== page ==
How to profit from the booming ETF sector

Each week, a professional investor tells us where he’d put his money. This week: Oliver Smith of IG Smart Portfolios tips three firms benefiting from the growth in tracker funds.

Each week, a professional investor tells us where he'd put his money. This week: Oliver Smith of IG Smart Portfolios tips three firms benefiting from the growth in trackers.

A decade ago exchange-traded funds (ETFs) had not yet become mainstream. They were seen as niche retail products, as it was more cost effective for professional investors to buy index swaps or structured products from the banks than to spend 0.5% on an ETF with less-than-perfect replication of its underlying index. How times have changed better index-replication technology, a price war on management fees, and very tight bid-ask spreads (a result of keen pricing from market makers) has driven large-scale adoption by institutional investors.

ETFs are now the cash-management tool of choice; for example, trading a high-yield bond ETF has a much lower round-trip cost than buying and selling the underlying bonds. Indeed, the bond market, which is many times larger than the equity market yet underpenetrated by ETF providers, should be an area of huge growth. While giants BlackRock and Vanguard are working hard to attract the lion's share of inflows, an entire industry has sprung up to capitalise on the advance of these products. Market makers, trading platforms, custodians and distributors are among those who are profiting from this growing sector.

Our clients in IG Smart Portfolios pay no dealing commissions the only cost of trading is the bid-ask spread of the ETF itself. That and a management-fee price war has meant that getting sufficient scale in the ETF business is key for providers, both in terms of assets under management and trading volumes.

A rapid-fire innovator

Consolidation is happening all the time, with several mergers and takeovers of the smaller ETF providers in the past two years. WisdomTree (Nasdaq: WETF), a provider of specialist ETFs that charge higher management fees than core FTSE 100 and S&P 500 products, has bought both Boost and ETF Securities, and now manages more than $65bn at an average fee of 0.5%. This business should continue to grow market share against traditional investment firms, given its ability to launch new ETFs quickly.

A growing network pays dividends

Closer to home (and held by the author), Tavistock Investments (Aim: TAVI), which listed in 2013 via a shell company, has built up a network of more than 200 advisers and is well placed to grow by offering a centralised investment proposition that uses asset allocation research from BlackRock and portfolios of iShares ETFs. With compliance and operational costs placing a larger burden on small, independent financial advisers, low-cost portfolios offer companies a clear head-start in winning new business. It has approaching £1bn in discretionary assets under management, and it was encouraging to see Tavistock gain approval this month to pay dividends.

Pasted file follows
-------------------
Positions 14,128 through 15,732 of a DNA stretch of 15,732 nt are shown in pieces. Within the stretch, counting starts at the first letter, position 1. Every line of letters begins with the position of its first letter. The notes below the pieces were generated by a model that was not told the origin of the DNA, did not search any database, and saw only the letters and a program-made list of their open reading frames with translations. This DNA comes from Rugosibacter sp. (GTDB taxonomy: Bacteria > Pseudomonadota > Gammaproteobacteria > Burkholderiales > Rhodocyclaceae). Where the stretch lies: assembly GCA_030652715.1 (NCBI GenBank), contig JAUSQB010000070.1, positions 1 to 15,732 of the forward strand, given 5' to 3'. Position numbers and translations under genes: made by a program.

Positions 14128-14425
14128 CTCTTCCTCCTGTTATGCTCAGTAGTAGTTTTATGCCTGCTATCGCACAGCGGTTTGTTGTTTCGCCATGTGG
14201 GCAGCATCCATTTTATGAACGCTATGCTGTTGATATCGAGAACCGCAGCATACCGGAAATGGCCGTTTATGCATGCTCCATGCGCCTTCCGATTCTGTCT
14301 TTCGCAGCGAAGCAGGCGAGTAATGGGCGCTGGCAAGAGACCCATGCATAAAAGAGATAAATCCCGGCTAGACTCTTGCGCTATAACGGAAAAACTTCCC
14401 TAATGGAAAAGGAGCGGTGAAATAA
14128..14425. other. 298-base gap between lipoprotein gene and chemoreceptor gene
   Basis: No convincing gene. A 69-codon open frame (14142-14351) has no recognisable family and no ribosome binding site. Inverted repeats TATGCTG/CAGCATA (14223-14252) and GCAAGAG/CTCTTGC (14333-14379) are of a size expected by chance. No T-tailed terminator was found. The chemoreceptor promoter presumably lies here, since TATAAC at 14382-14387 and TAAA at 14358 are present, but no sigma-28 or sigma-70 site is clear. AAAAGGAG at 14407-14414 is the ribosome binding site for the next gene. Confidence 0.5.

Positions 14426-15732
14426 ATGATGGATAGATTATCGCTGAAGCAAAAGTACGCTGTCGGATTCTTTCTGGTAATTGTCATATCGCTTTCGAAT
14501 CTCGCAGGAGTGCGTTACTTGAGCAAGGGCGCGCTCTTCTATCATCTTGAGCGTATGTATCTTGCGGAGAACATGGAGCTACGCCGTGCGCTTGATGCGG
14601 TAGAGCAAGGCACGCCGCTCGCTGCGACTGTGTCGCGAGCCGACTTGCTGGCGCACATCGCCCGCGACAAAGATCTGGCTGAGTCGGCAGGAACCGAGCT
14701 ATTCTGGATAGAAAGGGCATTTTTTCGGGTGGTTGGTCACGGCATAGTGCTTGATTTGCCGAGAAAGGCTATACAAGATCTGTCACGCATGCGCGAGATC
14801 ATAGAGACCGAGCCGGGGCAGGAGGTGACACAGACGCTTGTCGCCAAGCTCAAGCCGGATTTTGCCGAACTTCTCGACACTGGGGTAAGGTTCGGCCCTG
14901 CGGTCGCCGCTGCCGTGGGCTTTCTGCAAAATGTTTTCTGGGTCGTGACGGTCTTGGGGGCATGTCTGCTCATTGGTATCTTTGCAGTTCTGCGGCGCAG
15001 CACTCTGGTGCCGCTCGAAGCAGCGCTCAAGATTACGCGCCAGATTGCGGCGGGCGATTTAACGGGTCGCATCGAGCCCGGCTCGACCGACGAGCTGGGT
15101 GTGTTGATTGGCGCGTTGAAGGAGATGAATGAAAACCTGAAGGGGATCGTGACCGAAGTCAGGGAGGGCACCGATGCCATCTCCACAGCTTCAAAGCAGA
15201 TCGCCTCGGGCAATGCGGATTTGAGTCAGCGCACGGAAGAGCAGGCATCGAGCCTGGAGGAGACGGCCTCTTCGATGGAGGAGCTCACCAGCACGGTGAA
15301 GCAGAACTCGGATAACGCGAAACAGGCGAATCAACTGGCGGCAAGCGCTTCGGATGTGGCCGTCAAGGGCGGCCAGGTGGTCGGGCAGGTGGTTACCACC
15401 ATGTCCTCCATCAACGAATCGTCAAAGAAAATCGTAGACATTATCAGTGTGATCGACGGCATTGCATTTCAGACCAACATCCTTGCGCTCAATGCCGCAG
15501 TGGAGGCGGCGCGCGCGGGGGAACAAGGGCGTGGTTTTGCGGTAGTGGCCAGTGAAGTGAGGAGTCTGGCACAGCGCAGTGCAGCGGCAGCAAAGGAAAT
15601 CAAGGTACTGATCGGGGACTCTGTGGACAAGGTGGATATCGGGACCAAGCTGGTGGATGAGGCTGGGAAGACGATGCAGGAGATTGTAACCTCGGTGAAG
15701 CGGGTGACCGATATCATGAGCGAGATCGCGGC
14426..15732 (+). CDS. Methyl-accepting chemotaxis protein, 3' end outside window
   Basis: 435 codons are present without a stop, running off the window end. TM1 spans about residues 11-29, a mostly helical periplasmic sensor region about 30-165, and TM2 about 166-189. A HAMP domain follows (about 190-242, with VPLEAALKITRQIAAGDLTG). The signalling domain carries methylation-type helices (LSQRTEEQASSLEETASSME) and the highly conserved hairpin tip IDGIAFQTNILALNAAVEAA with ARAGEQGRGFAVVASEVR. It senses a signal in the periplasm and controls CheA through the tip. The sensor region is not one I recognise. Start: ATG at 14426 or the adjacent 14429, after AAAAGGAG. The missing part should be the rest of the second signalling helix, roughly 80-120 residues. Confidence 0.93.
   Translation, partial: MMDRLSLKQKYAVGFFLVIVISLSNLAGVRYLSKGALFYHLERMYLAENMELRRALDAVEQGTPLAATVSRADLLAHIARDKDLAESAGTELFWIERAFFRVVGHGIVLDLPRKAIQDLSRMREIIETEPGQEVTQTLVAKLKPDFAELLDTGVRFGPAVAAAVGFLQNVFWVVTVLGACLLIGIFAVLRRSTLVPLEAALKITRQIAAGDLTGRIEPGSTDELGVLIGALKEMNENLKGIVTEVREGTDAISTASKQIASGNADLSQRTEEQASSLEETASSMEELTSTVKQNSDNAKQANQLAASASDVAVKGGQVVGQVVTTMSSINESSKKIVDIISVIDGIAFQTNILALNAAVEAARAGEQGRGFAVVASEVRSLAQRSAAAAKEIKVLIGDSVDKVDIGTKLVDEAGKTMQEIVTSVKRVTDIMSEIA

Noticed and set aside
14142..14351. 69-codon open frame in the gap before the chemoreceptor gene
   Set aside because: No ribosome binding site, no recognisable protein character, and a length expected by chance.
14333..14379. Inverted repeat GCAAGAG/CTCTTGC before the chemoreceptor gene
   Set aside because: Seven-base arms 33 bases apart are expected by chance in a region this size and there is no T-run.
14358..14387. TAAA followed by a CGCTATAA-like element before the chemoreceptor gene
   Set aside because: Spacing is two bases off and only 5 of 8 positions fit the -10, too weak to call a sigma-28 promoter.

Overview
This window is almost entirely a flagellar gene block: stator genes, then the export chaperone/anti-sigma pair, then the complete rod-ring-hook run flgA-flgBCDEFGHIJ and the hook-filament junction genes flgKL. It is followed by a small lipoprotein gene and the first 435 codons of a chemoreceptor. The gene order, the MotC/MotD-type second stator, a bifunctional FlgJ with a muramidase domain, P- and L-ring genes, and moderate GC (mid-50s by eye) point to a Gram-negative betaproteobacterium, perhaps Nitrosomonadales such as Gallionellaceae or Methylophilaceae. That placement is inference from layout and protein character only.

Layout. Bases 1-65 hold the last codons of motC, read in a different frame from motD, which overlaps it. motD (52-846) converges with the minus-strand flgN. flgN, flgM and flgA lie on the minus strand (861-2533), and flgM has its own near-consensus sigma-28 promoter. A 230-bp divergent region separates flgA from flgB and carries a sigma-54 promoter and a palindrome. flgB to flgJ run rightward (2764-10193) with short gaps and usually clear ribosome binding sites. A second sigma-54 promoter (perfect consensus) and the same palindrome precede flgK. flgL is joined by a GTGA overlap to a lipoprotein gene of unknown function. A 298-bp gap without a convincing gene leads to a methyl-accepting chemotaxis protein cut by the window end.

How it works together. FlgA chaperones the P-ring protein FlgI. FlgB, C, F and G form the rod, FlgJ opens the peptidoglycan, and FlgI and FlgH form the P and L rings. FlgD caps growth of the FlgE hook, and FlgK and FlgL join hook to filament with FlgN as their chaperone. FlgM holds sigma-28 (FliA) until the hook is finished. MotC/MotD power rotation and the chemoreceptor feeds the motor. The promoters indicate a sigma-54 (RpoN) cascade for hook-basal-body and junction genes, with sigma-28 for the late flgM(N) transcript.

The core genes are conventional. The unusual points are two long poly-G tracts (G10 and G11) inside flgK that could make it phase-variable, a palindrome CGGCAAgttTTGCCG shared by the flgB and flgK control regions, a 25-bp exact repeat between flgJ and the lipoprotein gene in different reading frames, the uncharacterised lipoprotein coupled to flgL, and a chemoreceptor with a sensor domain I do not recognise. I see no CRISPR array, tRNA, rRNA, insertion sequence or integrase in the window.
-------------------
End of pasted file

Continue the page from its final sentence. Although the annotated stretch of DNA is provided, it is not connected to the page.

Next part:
A lucky escape

The London Stock Exchange (LSE: LSE) owns the fast-growing FTSE Russell group, which contributes more than 25% of its revenue and now has an excess of $15trn of assets benchmarked to its indices. Through a combination of increasing volumes in ETF trading and high-margin index provision, last year's merger collapse between the LSE and Deutsche Brse may turn out to be a fortunate escape for shareholders.

Recommended

Share tips of the week
Share tips

Share tips of the week

MoneyWeek’s comprehensive guide to the best of this week’s share tips from the rest of the UK's financial pages.
17 Jan 2020
Share tips: eight stocks that should deliver robust returns
Share tips

Share tips: eight stocks that should deliver robust returns

Ryan Ermey of US publication Kiplinger’s Personal Finance chooses his favourite stocks for the next decade, which should be able to grow for years.
28 Dec 2019
Share tips of the week
Share tips

Share tips of the week

MoneyWeek’s comprehensive guide to the best of this week’s share tips from the rest of the UK's financial pages.
20 Dec 2019
Share tips of the week
Share tips

Share tips of the week

MoneyWeek’s comprehensive guide to the best of this week’s share tips from the rest of the UK's financial pages.
13 Dec 2019

Most Popular

Why commodities could be the best investment for 2021
Commodities

Why commodities could be the best investment for 2021

There’s plenty for investors to worry about right now. But things will inevitably recover. And the sector most likely to do best when they do, says Jo…
22 Oct 2020
Negative interest rates and the end of free bank accounts
Bank accounts

Negative interest rates and the end of free bank accounts

Negative interest rates are likely to mean the introduction of fees for current accounts and other banking products. But that might make the UK bankin…
19 Oct 2020
Buying bitcoin could be the best way to play the remote working boom
Bitcoin

Buying bitcoin could be the best way to play the remote working boom

The coronavirus pandemic has accelerated the move to home working, flexible employment practices and the rise of the “digital nomad”. One of the best …
21 Oct 2020